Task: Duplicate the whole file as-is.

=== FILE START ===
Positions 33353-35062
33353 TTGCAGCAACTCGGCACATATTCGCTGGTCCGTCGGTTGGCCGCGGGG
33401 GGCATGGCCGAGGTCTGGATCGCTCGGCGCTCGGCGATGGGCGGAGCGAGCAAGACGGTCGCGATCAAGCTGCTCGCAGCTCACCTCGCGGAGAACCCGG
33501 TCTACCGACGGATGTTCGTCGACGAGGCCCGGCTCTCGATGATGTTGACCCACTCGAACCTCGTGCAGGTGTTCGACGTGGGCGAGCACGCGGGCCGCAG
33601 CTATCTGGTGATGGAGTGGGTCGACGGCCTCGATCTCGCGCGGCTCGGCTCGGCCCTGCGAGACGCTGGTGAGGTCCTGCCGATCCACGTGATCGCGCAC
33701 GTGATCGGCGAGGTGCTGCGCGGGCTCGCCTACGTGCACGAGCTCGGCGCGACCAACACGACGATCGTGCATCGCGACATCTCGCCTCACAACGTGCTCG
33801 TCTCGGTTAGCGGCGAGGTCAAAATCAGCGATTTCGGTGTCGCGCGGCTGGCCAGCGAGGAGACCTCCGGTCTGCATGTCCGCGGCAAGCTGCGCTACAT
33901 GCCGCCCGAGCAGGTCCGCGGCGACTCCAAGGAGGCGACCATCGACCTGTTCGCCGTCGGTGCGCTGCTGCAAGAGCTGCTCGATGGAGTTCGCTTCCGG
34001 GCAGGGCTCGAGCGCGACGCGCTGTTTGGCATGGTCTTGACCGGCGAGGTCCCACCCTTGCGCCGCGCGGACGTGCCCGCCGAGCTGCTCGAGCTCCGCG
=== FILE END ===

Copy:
Positions 33353-35062
33353 TTGCAGCAACTCGGCACATATTCGCTGGTCCGTCGGTTGGCCGCGGGG
33401 GGCATGGCCGAGGTCTGGATCGCTCGGCGCTCGGCGATGGGCGGAGCGAGCAAGACGGTCGCGATCAAGCTGCTCGCAGCTCACCTCGCGGAGAACCCGG
33501 TCTACCGACGGATGTTCGTCGACGAGGCCCGGCTCTCGATGATGTTGACCCACTCGAACCTCGTGCAGGTGTTCGACGTGGGCGAGCACGCGGGCCGCAG
33601 CTATCTGGTGATGGAGTGGGTCGACGGCCTCGATCTCGCGCGGCTCGGCTCGGCCCTGCGAGACGCTGGTGAGGTCCTGCCGATCCACGTGATCGCGCAC
33701 GTGATCGGCGAGGTGCTGCGCGGGCTCGCCTACGTGCACGAGCTCGGCGCGACCAACACGACGATCGTGCATCGCGACATCTCGCCTCACAACGTGCTCG
33801 TCTCGGTTAGCGGCGAGGTCAAAATCAGCGATTTCGGTGTCGCGCGGCTGGCCAGCGAGGAGACCTCCGGTCTGCATGTCCGCGGCAAGCTGCGCTACAT
33901 GCCGCCCGAGCAGGTCCGCGGCGACTCCAAGGAGGCGACCATCGACCTGTTCGCCGTCGGTGCGCTGCTGCAAGAGCTGCTCGATGGAGTTCGCTTCCGG
34001 GCAGGGCTCGAGCGCGACGCGCTGTTTGGCATGGTCTTGACCGGCGAGGTCCCACCCTTGCGCCGCGCGGACGTGCCCGCCGAGCTGCTCGAGCTCCGCG